POSTED: 04:13 a.m. HST, Feb 02, 2011
LAST UPDATED: 03:09 p.m. HST, Feb 02, 2011
WASHINGTON — Confronted by scenes of bloody chaos in Cairo, the White House on Wednesday challenged Egyptian President Hosni Mubarak to show the world "exactly who he is" by quickly leading a peaceful transition to democracy. That outcome seemed ever more elusive.
An Egyptian official complained that the U.S. was pressing for Mubarak's swift departure even as President Barack Obama publicly urges an orderly transition. "There is a clear contradiction between an orderly process of transition and the insistence that this process be rushed," said the official, who was speaking for his government but said the government would not allow his name to be associated with the statement.
"Now means now," White House spokesman Robert Gibbs said, and he declared anew that continued aid to Egypt would be influenced by the Egyptian government's response to the crisis.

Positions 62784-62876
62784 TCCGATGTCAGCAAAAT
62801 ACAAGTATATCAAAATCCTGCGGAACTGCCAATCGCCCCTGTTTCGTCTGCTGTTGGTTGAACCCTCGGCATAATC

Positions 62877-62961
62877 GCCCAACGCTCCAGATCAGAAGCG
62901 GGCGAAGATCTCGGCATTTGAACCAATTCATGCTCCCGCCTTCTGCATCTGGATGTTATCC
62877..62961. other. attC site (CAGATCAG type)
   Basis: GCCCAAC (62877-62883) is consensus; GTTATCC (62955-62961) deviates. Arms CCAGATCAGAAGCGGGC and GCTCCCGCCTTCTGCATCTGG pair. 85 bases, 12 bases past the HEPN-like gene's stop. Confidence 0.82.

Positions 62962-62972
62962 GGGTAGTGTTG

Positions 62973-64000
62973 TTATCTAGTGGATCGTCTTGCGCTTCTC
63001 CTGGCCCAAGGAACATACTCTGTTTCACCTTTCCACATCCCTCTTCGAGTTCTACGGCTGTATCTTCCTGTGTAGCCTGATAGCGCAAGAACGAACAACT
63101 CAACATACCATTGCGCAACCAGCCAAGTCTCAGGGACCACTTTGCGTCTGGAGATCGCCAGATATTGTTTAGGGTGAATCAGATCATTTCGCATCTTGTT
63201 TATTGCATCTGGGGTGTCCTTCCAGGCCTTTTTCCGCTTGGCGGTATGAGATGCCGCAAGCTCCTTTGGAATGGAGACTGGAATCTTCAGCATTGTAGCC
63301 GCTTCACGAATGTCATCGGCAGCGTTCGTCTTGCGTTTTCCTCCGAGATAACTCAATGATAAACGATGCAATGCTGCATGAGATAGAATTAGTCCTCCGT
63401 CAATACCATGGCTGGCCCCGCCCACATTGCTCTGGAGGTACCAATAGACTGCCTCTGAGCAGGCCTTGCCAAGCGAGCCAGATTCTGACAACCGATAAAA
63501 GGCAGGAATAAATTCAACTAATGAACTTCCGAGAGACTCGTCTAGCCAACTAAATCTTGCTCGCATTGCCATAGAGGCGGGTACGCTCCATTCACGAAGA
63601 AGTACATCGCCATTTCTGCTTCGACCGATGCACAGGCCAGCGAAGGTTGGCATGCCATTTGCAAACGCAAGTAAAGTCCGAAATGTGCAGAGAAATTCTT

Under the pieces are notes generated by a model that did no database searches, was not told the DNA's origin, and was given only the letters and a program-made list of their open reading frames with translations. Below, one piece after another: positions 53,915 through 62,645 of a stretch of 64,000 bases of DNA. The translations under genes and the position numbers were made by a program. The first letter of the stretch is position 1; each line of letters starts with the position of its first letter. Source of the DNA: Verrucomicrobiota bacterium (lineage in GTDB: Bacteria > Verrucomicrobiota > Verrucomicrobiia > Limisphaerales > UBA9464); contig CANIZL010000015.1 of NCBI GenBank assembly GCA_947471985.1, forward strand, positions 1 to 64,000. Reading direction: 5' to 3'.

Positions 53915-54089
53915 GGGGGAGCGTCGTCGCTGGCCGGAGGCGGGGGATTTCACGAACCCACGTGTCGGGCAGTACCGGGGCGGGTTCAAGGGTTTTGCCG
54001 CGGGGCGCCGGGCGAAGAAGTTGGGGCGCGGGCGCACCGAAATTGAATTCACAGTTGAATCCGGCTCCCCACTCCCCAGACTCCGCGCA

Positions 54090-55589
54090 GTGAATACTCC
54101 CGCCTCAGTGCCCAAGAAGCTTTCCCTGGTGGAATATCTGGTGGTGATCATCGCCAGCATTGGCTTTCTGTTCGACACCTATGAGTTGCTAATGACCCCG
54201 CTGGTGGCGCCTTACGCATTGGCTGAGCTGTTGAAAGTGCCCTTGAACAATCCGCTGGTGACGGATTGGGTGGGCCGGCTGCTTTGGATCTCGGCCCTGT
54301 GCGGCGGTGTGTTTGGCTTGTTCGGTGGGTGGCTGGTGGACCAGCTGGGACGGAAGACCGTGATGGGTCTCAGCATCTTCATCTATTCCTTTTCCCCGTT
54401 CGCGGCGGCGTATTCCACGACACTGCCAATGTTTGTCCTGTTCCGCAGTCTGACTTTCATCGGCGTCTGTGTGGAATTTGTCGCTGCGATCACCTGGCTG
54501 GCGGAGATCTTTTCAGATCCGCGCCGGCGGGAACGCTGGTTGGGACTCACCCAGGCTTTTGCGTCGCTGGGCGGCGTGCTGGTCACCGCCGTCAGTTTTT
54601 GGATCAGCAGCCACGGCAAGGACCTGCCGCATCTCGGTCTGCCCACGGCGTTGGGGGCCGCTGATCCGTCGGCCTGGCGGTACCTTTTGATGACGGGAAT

While the U.S. has not directly called for Mubarak to resign — the protesters' chief demand — Gibbs was echoing Obama's public call one night earlier for an immediate and orderly transition to democracy in Egypt. Instead the images on TV were of a brutal clash between protesters and Mubarak supporters.
"If any of the violence is instigated by the government, it should stop immediately," Gibbs said, while declining to speculate whether the Egyptian government was in fact behind the violence. Protesters contended plainclothes police were among the pro-Mubarak groups.
The White House had attempted to nudge Mubarak to the exits, dispatching former U.S. Ambassador Frank Wisner as a special envoy to deliver the message to him. But by Wednesday, Wisner was on his way back to the United States.